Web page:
2x8GB it is, then! I will be sure to keep the QPI/VTT below 1.35v. When I get around to overclocking, i'll be sure to drop you a message if I need anything, thank you! Hopefully a video or a thread around here will save me from bothering you. This system looks very complicated but suitable for overclocking.

Now, the AIO cooler I have ordered has yet to arrive - that will be later this week - and I wanted to get this thing running and posting. Up until this point I did not know which CPU I had installed. So, I went and borrowed the Seidon AIO cooler from my D5400XS Skulltrail Build and had a go at installing it in this build. Initially the back plate objected and didn't feel like lining up properly, but, I persuaded and said nice things to it for encouragement, and now it's finally installed.

I plugged in the power, hit the power button and it burst into life! However, after noticing a red CPU and RAM led lit up on the motherboard permanently and no video signal going to my monitor at all, I was stumped and worried I had an expensive problem on my hands - a dead *something* or other. After multiple RAM configurations, a different graphics card, a different PCI-E slot, double checked every power connector to the system, a different video output (HDMI instead of VGA), I bit the bullet and decided to recheck the CPU socket. After removing the cooler, it turns out there was a very small hair within the pins of the socket itself, with a very, very small amount of fluff on the end of it. I picked it out carefully with a pin and prayed that this was the culprit, and, thankfully, the computer gods smiled upon me and answered my prayer! A few minutes later, I hit the power button and both the CPU and RAM led disappeared and the system booted into life, posting immediately! Woo!

Once my new AIO cooler arrives, I will remove the placeholder and install it. After that.. possibly, maybe.. scratching the now new itch to make this my main system, replacing my currently stock i5-2500k, 6GB of RAM and GTX 660Ti - the 4th RAM slot on the end decided to stop working recently, going from 8GB to 6GB. It does have a fast 250GB SSD to boot and two large hard drives.

I would definitely like to get overclocking this thing, knowing it has great potential! And, if I do, my EVGA 850W P2 PSU will be going in it, the XFX 850W CORE will go in the D5400XS Skulltrail build, and then the Corsair TX 650W will power the i5-2500k build. In doing this, the "budget" idea of this build does get warped quite a bit, but the opportunity to make some money back on selling the two remaining systems once all is said and done, plus gaining a 6C/12T beast, it's hard to ignore the opportunity.
 

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There's two X58 threads in the Intel - General section. You can get all kinds of help in either of those threads. There's a wealth of information about this platform in both threads.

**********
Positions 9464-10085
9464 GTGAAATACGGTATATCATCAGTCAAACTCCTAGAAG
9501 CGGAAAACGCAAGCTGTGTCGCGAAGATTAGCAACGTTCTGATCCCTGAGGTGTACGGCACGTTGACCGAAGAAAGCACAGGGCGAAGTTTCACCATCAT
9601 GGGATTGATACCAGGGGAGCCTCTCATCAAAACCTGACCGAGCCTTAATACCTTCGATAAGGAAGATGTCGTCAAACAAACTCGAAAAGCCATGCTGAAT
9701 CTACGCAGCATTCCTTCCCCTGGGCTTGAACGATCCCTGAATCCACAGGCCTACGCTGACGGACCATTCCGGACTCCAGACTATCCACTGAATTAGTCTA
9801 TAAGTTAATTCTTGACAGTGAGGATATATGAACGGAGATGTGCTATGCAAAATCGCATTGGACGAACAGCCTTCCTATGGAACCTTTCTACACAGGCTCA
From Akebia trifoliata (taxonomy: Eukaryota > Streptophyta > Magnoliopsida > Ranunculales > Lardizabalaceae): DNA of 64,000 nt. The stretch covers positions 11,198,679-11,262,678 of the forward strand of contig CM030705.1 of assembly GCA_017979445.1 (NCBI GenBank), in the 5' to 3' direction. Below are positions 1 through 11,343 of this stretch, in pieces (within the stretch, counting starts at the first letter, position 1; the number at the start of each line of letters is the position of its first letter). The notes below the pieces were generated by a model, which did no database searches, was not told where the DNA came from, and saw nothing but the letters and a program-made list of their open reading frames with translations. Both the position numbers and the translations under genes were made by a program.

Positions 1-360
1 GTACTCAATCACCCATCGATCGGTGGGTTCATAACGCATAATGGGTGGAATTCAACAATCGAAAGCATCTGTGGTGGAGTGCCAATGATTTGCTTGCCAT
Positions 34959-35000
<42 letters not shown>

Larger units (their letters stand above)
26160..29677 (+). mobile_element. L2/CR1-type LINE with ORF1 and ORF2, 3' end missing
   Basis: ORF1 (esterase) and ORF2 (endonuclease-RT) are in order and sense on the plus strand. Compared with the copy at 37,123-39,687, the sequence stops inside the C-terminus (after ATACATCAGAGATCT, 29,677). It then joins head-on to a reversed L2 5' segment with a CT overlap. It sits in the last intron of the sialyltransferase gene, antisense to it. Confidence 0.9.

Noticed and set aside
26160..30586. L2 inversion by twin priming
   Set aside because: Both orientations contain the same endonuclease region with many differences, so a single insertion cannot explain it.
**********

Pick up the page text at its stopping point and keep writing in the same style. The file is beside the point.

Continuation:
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Discussion Starter #12 (Edited)
An update on the situation - mostly good!

The AIO cooler I ordered arrived earlier this morning, so I decided to remove the placeholder that I was borrowing from my D5400XS Skulltrail build and made a start on installing it.

I have to say, it was a rather unpleasant experience, to say the least. The mounting is not exactly "quick and easy", neither is it very friendly. After removing the placeholder cooler, I decided to give it a quick clean and reapply a fresh amount of thermal paste. I felt it best to take the CPU out of the socket so that I didn't accidentally wipe it on any part of the socket or motherboard. After wiping the CPU clean, I noticed a small amount of thermal paste leftover on the tightening bracket around the socket - no problem, i'll gently clean that off with some tissue.

However, as I did this, in one foul stroke, the tissue snagged one single pin in the socket and bent it at least 90* in the opposite direction it normally faces - hindsight-tip, go with the grain in case you accidentally snag a pin in the socket! Many very strong and loud swear words later, I bent the pin back as close as possible to its original resting position. You can notice it's not quite right just with the naked eye, but I couldn't get it to fair any better in comparison to the rest of the pins.

I prayed to the gods that I hadn't ruined the idea of ever using my motherboard again, but, thankfully, it booted no problem once I re-seated the CPU and installed the new AIO cooler. However (again), the motherboard no longer detected more than two RAM sticks at a time in the slots I had been using up until now - uh oh.